PRO NITROUS MOTORCYCLE
Even though he won the East Coast Nationals at GALOT Motorsports Park in late May, defending world champion Travis Davis wanted to make some changes to his Timblin-built Hayabusa for the Carolina Showdown. When those changes didn’t work, Davis returned to what worked at GALOT. It worked again, as he strapped a holeshot advantage on Chris Garner-Jones in the Pro Nitrous Motorcycle final round and held on with a 4.045 at 175.71 to beat Garner-Jones’ quicker 4.003 at 172.91.
“It’s nice to go back to back,” Davis said. “We hadn’t done anything to the bike since we left GALOT. The day before we got here, I changed the nitrous system completely. Put a whole different system on it. Tried it during the three qualifiers, didn’t like what I seen and went back to the old setup for first round. We ran all weekend with no Racepak data until after first round. I got data and then I was able to start picking it away. We’re still behind on the performance side a little bit, but you win ’em how you can win ’em.”
Davis qualified No. 2 despite not liking what he saw with the new system. He moved past Terry Wynn in the first round with a 4.111 at 173.54 to Wynn’s 8.729. The Georgia native stepped up to a 4.065 at 174.96 in the semifinals, eliminating Richard Gadson and his 4.632.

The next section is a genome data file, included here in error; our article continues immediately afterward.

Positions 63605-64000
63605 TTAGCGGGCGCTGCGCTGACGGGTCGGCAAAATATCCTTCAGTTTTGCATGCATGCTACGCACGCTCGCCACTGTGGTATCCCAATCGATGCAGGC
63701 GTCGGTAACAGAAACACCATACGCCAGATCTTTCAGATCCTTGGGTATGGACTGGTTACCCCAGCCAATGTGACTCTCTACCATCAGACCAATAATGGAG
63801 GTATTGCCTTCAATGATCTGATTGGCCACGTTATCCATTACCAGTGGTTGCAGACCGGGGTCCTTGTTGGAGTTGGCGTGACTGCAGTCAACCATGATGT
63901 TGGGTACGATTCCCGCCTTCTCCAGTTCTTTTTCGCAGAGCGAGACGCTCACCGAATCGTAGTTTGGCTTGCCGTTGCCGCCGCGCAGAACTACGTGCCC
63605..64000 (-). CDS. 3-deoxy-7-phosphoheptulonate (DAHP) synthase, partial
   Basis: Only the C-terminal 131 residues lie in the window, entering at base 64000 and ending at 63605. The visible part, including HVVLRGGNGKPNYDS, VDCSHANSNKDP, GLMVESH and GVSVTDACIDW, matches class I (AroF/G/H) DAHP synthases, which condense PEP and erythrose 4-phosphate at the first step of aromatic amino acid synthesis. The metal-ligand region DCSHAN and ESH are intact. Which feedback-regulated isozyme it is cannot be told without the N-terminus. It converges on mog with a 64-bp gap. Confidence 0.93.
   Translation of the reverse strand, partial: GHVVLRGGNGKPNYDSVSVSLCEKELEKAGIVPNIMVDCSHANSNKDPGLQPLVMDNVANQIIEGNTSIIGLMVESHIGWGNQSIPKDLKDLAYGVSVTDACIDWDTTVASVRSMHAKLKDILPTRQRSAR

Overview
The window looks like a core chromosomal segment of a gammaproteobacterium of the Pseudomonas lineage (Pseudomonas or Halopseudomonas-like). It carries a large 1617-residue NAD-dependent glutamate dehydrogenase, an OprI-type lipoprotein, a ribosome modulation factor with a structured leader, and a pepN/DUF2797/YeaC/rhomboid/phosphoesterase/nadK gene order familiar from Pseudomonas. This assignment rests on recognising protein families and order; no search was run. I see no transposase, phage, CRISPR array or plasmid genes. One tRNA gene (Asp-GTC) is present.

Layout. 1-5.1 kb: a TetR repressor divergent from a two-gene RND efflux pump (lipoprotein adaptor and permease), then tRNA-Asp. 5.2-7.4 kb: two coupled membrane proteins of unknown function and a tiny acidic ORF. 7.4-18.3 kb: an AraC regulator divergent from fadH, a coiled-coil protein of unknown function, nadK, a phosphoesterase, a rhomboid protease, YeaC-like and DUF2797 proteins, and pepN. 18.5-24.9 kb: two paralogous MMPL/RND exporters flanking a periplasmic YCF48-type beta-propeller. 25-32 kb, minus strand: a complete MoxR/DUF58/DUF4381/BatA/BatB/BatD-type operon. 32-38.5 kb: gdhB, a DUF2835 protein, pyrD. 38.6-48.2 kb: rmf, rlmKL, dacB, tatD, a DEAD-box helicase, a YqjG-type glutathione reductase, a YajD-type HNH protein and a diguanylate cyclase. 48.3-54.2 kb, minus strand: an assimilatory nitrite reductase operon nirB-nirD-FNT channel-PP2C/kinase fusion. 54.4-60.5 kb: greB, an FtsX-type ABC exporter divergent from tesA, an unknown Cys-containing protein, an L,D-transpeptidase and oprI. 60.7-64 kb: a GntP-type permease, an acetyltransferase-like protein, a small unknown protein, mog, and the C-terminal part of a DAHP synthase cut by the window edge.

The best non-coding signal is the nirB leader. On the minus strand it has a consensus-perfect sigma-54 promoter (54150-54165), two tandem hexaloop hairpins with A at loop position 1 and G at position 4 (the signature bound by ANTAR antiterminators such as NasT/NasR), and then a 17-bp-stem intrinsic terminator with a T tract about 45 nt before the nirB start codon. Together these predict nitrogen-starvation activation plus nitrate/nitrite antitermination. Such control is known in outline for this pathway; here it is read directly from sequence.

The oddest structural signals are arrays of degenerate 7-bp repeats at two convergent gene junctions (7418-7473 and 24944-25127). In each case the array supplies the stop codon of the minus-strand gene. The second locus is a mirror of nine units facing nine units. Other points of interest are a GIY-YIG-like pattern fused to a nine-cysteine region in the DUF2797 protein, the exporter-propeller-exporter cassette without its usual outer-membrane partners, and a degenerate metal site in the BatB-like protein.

Garner-Jones was on pace to back up his No. 1 qualifier performance with a victory. He set low E.T. of each round, beginning with a 4.037 to easily defeat Gerald Smith. His 4.02 on a semifinal single gave him lane choice in the final round.
PRO OUTLAW 632
A DNQ at the East Coast Nationals motivated 2017 Pro Outlaw 632 world champion Dillon Voss and his family-based team to rebound in a big way at the Carolina Showdown. He qualified No. 2 in his Voss-powered ’17 Corvette and steadily improved to a winning 4.21 at 170.52 alongside Wes Distefano’s 4.25 at 170.20 in his Musi-powered $hameless Racing ’68 Camaro in the final round.